By David L. Johns
The most penetrating sound of September 2001 came
not on Tuesday the 11th but on Sunday the 16th.
In November of 1963, only two days after Kennedy
was murdered in Dallas, gridiron warriors assembled on one
hundred yard fields and pushed, and tackled, and punted, and
passed. Near capacity crowds were somber, but nevertheless
cheered on seven NFL games; Pittsburgh tied Chicago 17-17,
Cleveland trounced the Cowboys by ten points. On a Sunday
afternoon in late January 1991, while soldiers were engaged in a
Storm in the Desert, the most creative television commercials of
the season were shown during breaks from Super Bowl XXV.
Allied troops fought Saddam; the New York Giants beat the
Buffalo Bills 20-19.
The most penetrating sound of September 2001 came
not on Tuesday the 11th but on Sunday the 16th; in stadiums
across the country there was no football, there was only silence.
The silent stadium was a more truthful witness to the moment
than were the immediate demands for war; the silent stadium
spoke more poignantly than the immediate calls for peace.
It was the simple-minded naiveté of both the hawks and
the doves that first made me uneasy. It was all so simple. Too
simple. “Steer clear, dear Odysseus, steer clear and save your
On one hand, there was the immediate response to “kill
them,” “retaliate with everything we have,” “unleash the dogs
of war.” We are victims, they are the enemy! On the day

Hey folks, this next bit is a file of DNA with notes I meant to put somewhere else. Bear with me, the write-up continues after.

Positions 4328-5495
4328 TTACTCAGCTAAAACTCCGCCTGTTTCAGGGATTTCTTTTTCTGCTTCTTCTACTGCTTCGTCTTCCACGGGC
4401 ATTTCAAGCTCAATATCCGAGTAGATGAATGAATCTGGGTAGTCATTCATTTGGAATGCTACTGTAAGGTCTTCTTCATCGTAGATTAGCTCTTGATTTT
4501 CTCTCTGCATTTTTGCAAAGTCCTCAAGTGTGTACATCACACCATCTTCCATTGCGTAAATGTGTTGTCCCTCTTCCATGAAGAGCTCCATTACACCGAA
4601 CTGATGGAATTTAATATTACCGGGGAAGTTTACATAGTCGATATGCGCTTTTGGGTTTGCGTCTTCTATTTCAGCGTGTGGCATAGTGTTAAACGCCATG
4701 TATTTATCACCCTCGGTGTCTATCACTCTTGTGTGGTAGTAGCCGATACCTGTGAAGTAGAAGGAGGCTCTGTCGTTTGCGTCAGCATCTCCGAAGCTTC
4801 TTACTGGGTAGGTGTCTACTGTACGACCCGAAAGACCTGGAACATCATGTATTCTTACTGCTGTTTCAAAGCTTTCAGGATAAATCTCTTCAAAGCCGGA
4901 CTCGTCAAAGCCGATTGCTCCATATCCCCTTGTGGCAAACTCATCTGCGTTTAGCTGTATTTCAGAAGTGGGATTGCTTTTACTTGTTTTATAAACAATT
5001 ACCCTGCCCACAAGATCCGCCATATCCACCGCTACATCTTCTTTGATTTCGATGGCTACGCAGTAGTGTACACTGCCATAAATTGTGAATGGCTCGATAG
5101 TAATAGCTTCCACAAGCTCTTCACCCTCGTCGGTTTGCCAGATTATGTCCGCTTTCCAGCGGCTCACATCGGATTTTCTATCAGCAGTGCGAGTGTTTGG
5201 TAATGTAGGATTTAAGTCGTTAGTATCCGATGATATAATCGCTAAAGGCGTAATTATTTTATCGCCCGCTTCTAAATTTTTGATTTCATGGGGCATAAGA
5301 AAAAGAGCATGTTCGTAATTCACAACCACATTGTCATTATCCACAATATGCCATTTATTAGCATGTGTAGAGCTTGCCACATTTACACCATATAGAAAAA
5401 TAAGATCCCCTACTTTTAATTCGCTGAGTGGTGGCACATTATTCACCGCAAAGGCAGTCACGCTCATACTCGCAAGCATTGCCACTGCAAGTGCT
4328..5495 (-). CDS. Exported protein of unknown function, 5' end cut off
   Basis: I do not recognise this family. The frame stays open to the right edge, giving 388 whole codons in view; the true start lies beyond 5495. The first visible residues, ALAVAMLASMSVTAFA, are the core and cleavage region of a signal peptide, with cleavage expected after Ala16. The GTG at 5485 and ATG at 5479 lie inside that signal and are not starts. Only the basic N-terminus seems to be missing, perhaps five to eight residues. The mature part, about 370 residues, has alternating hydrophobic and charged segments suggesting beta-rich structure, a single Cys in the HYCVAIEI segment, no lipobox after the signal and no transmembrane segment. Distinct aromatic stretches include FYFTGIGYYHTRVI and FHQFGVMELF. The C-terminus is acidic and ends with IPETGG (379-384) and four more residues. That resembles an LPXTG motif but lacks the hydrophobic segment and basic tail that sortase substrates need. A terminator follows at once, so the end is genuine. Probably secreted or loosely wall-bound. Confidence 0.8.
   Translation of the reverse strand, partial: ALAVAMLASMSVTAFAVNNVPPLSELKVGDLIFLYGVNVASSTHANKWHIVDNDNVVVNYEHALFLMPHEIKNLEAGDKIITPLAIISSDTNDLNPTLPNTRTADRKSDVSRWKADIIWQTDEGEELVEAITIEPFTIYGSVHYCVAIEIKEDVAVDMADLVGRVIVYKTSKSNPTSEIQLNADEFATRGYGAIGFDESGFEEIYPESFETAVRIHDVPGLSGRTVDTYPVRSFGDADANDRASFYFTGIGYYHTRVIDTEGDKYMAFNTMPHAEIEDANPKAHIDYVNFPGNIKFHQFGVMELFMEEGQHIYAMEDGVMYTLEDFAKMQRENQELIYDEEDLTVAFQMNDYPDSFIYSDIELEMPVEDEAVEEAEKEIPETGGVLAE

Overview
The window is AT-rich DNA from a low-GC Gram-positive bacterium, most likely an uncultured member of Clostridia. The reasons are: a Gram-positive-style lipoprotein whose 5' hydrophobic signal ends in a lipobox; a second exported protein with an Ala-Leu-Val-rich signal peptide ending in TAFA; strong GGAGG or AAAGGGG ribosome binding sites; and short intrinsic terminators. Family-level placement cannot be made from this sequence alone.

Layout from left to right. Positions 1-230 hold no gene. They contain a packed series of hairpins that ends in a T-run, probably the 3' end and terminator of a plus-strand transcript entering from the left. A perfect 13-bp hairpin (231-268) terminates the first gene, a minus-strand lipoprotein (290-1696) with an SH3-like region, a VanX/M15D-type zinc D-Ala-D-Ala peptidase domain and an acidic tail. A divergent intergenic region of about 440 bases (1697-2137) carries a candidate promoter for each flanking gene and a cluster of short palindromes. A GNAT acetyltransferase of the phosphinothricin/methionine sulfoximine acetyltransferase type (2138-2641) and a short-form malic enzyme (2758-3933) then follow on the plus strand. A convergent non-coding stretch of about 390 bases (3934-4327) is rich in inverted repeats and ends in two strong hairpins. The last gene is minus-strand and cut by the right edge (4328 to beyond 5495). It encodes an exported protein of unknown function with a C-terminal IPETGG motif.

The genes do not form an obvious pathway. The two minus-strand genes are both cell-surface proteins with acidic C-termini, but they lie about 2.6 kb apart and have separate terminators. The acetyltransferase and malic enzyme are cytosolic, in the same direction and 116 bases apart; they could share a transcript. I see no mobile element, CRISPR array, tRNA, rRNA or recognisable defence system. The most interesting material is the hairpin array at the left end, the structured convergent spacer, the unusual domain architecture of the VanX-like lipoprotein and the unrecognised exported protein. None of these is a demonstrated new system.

after, Lance Morrow wrote in Time magazine, “A day cannot
live in infamy without the nourishment of rage. Let’s have
rage. What’s needed is a unified, unifying, Pearl Harbor sort of
purple American fury—a ruthless indignation.”
At the same time, another chorus of voices sang a
dirge of national self-loathing. Here the model of blame is
inverted…they are the victims and we are the enemy. “Our
foreign policy has alienated and disenfranchised and, therefore,
the actions of the terrorists, while horrible, were certainly
It was all so simple.
Then came the statement of Pat Robertson and Jerry
Falwell—identical in sentiment to the statements made by
some others. “The United States is getting what it deserves,
what it has asked for. The anger of God (or, Disenfranchised
Arab and Muslim peoples) has been simmering for years and
on September 11 it reached the boiling point. We know who
the guilty party is, says Falwell and Robertson: homosexuals,
the ACLU, feminists, and abortion rights activists; we know
who the guilty party is, say the purveyors of national self-abuse:
corporate America, the government, the military establishment.